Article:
invest asean ANALYSIS
Indonesia’s blossoming middle class
Indonesia is the most populous country in the ASEAN regional trading-block, some 260 million strong. The country is the world’s 4th largest consumer market, trailing only China, India, and the United States.
A powerful nation marked by huge opportunity, Indonesia has had one of the most consistent growth rates among global economies over the past ten years with an annual GDP growth averaging six percent – the highest performance amongst the ASEAN-5 countries.
Indonesia’s Gross national income per capita has grown from $570 in 1990 to $3,440 in 2017, an increase of over 500% in a 17-year period. The economy is now worth USD 900 billion per annum, fuelling a large consumer base, second to none in South East Asia, and a burgeoning middle class and retail sector to match drawing in significant capital investment from domestic and international sources.
This growth has created a strong basis for an enhanced depth of demand for products and services among a middle class that has become a dominant force in its domestic consumer market.
Indonesia is expected to account for approaching 40% of ASEAN growth by 2030, private consumption being the primary driver. Additional key factors driving their explosive growth include its strikingly young demographics – with 60% of its people below 30 years of age – and a population expanding at a rate of 2.9 million a year. Undergoing a rapid period of urbanisation which is expected to reach 71% of the total population by 2030 – fuelled by a rise in incomes and the concomitant ability for Indonesians adopting a consumerist lifestyle – it one of the fastest-growing consumer markets in the world.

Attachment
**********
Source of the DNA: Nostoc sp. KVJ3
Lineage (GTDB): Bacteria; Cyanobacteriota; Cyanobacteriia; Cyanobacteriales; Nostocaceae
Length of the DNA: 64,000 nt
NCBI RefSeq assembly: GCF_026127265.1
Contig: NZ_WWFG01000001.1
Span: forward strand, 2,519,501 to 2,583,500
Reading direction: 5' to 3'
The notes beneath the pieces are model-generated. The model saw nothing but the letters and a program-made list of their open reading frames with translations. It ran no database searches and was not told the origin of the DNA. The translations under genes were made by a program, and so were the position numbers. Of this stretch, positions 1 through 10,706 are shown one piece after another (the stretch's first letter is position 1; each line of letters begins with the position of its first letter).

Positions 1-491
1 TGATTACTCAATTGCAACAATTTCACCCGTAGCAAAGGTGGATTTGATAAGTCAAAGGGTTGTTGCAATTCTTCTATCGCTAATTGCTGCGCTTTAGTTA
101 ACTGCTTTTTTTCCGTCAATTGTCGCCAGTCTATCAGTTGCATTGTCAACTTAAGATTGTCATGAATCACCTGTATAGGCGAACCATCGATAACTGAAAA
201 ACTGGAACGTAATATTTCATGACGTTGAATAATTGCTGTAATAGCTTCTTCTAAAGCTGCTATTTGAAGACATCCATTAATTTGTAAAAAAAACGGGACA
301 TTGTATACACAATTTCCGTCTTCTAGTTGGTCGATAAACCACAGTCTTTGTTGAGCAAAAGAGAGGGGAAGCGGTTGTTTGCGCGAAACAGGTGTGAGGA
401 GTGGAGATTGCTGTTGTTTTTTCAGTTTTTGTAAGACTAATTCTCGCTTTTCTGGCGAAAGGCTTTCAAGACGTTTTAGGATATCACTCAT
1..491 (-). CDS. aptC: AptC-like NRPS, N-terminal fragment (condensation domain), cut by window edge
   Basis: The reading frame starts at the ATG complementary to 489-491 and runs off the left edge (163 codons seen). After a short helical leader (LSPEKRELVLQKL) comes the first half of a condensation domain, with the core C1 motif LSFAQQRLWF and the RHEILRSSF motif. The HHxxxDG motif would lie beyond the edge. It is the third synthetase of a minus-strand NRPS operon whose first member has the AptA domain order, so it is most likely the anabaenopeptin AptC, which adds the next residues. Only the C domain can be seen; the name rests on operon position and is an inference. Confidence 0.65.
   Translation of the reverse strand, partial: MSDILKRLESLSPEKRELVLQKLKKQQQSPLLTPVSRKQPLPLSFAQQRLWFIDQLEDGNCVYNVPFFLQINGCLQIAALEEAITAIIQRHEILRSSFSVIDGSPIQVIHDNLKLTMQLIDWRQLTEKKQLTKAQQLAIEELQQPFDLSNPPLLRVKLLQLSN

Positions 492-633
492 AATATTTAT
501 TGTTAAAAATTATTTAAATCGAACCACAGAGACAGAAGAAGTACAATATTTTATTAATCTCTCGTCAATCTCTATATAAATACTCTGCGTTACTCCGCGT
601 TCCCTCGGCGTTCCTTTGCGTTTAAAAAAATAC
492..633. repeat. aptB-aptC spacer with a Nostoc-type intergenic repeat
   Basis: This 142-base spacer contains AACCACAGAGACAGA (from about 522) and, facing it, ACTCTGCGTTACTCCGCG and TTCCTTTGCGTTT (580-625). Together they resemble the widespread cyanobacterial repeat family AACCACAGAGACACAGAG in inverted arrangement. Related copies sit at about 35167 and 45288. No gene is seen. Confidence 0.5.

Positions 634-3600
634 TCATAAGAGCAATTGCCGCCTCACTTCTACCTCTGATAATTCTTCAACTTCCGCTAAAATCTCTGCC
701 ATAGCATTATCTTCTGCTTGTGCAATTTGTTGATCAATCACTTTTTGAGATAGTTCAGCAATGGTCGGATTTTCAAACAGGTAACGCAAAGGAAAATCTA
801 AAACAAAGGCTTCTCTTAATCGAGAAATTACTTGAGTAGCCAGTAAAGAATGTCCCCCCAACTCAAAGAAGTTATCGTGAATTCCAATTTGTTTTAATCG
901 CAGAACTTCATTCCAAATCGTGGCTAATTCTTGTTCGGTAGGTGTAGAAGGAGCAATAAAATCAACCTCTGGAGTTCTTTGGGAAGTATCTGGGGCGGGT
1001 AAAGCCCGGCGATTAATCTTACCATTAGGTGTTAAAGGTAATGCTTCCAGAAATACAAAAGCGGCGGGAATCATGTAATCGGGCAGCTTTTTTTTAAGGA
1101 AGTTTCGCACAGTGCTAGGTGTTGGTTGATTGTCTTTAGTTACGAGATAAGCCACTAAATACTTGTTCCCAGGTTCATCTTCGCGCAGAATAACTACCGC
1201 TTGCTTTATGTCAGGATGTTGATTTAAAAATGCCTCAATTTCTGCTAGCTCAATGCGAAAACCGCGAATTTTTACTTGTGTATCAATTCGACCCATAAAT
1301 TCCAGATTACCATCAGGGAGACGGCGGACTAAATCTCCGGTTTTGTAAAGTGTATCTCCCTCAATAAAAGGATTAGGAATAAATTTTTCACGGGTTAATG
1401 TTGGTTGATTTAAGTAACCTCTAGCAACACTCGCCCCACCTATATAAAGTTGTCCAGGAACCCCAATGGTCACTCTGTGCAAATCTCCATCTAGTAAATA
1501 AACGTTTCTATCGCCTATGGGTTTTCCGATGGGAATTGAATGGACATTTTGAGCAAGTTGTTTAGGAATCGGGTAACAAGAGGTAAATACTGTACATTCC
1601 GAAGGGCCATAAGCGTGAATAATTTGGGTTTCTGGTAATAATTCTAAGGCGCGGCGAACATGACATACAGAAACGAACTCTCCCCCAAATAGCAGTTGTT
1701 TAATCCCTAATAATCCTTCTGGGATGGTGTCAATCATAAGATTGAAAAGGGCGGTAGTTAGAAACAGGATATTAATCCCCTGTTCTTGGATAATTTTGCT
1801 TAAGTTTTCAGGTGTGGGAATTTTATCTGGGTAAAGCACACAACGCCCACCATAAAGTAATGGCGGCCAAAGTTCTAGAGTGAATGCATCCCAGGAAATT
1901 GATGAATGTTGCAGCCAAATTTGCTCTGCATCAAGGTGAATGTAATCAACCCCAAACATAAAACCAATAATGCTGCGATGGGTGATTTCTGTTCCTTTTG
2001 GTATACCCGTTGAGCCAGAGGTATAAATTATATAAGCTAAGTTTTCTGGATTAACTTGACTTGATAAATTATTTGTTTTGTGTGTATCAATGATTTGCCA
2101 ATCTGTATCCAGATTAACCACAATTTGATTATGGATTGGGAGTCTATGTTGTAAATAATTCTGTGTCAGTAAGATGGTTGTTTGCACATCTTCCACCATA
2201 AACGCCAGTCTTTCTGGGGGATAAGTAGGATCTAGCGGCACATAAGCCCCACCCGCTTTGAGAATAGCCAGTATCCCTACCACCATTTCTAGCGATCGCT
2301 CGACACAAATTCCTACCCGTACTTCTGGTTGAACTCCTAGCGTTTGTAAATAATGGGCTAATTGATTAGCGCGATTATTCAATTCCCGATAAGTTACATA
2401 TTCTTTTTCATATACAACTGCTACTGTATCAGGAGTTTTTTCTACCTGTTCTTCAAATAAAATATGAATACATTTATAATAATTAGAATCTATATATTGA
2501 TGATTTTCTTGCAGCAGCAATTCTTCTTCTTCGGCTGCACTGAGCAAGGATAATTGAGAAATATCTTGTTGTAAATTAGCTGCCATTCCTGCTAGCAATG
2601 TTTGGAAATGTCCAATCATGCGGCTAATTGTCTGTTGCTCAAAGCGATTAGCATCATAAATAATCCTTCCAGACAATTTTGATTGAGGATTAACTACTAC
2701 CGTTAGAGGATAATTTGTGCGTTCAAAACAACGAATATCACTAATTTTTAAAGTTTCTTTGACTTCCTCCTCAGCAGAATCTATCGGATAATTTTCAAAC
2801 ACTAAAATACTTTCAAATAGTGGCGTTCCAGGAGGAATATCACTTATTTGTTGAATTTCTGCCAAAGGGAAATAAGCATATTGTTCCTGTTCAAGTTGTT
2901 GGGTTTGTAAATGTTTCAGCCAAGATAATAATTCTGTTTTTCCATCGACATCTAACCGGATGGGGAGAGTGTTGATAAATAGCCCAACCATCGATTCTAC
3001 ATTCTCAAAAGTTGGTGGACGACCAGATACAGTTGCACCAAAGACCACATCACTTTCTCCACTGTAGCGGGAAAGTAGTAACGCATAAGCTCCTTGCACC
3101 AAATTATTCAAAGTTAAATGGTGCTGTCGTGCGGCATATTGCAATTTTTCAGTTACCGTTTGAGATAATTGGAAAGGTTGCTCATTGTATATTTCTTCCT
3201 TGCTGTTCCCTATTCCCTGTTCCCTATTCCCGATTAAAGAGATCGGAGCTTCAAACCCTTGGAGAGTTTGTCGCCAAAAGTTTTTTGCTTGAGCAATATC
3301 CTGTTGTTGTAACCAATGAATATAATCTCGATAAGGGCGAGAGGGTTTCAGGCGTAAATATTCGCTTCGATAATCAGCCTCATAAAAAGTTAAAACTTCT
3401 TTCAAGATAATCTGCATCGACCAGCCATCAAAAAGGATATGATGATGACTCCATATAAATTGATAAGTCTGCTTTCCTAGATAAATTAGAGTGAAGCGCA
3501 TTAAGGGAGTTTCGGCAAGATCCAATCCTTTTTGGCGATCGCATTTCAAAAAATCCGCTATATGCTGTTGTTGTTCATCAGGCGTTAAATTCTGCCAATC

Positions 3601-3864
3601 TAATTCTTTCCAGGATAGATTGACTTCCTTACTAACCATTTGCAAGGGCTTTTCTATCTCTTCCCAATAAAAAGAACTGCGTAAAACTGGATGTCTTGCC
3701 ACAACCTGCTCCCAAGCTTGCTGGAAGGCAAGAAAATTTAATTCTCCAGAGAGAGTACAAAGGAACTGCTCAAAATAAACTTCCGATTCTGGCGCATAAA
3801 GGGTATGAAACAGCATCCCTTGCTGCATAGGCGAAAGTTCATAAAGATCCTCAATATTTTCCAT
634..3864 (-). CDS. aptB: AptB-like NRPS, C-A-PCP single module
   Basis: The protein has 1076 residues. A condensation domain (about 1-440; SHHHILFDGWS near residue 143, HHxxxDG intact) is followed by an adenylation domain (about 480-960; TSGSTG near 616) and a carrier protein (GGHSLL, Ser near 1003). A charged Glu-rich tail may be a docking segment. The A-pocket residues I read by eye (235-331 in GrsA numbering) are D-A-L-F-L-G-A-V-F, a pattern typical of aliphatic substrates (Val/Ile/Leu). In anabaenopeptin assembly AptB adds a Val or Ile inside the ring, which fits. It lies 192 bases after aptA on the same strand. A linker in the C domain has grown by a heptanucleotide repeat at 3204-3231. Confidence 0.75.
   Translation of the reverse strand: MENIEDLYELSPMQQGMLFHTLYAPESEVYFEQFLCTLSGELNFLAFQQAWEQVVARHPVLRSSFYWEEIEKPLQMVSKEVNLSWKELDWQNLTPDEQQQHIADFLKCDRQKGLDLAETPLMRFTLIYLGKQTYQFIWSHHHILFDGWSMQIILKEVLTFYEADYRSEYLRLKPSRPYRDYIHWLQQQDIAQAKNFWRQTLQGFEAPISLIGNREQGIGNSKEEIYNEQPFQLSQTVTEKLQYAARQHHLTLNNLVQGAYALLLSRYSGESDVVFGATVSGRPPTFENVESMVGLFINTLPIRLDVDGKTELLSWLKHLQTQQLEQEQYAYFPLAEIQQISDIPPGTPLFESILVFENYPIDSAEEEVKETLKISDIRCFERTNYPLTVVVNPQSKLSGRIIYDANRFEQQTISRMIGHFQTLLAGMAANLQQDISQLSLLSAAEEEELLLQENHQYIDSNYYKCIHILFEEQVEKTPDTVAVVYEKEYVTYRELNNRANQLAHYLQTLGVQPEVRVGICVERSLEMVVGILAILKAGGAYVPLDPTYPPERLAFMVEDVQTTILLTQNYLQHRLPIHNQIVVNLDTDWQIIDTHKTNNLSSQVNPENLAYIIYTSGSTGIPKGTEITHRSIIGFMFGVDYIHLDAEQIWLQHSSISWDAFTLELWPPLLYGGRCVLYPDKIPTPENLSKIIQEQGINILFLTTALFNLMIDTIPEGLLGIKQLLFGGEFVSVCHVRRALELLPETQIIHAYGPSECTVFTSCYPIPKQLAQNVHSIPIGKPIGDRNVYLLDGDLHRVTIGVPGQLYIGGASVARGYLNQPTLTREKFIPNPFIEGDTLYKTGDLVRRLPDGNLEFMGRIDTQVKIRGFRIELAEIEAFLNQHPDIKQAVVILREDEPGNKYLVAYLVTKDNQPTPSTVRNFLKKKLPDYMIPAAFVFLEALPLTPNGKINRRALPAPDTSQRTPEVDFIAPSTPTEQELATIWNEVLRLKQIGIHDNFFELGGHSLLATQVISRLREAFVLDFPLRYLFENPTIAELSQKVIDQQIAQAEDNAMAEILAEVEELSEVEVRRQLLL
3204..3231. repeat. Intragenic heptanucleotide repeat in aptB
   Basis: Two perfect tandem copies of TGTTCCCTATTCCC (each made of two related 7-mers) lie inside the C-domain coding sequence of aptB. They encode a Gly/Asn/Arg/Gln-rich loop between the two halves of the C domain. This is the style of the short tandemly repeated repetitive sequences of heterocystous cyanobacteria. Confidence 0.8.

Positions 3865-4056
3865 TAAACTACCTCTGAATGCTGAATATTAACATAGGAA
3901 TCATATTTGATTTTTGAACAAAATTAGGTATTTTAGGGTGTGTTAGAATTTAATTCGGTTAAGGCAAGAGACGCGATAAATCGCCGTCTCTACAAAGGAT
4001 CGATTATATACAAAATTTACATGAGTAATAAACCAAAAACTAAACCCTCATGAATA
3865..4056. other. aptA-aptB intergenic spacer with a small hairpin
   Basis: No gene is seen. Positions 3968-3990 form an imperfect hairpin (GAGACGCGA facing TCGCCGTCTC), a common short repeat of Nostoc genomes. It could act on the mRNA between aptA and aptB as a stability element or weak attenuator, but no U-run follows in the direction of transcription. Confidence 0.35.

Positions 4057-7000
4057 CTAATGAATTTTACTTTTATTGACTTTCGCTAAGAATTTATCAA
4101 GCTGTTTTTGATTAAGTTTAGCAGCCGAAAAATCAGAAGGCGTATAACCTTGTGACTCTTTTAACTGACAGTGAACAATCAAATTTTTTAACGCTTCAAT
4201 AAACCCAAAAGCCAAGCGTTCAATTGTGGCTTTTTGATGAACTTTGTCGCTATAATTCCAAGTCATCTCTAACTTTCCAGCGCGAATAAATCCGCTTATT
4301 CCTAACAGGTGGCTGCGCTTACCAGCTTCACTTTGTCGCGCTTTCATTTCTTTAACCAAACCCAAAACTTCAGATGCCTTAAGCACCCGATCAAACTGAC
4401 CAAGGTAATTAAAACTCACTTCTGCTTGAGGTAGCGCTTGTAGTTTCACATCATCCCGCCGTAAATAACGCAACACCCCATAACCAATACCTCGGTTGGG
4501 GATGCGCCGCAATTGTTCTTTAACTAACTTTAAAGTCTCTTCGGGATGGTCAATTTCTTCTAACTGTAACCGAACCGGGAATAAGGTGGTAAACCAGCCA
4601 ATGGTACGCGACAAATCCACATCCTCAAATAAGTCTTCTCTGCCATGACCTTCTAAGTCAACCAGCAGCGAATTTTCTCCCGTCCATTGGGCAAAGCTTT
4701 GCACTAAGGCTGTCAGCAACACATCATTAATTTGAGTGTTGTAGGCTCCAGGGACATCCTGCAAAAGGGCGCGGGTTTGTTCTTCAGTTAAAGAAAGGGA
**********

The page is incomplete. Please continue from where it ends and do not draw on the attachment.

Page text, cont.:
These positive underlying drivers underscore the potential of Indonesia’s vast consumer market and for any company willing to expand in Asia, perhaps even the main market. Assessing and seizing the opportunities that Indonesia presents requires careful preparation and patience to overcome the considerable complexity the country offers. It is thus essential that any company wishing to operate there interpret and understand the idiosyncrasies of the Indonesian domestic market and its needs.
Equally critical is being conscious of the considerable challenges for companies seeking to capture a share of this humongous commercial opportunity, including its fragmented geography, spread across 6,000 inhabited islands, and the heterogeneous nature of its people. Those companies also need to be prepared and ready to handle the associated logistics and cultural hurdles.
Indonesia is not Jakarta, nor is it Java; Indonesia is a complex country composed of many two-tier and three-tier cities with several affluent consumers who can only be served via proper operations and distribution networks.
Bong Chandra of the Triniti Property Group reiterated this sentiment to FDI spotlight, saying, “First and foremost, you cannot miss the fact that the Indonesia demographic dividend for the next ten years is the most exciting group for trade and investment, especially due to the continually growing middle class. The World Bank predicts that in the next five years the middle class will rise from $3,000 to $5,000 USD; and with 17,000 islands the potential for property development and infrastructure growth, in particular, is tremendous. However, you need to get out of Jakarta; otherwise, you only see 1% of the population and 1% of the potential.”
So where do the opportunities exist and how do you navigate such a diffuse population of one-quarter of a billion people? What consumption trends should companies track as consumer attitudes continue to evolve, and what products and marketing services will resonate with Indonesian tastes, cultures, and preferences? Understanding the needs and attitudes of this fast-growing consumer class will be critical as companies seek to expand their footprint across Indonesia.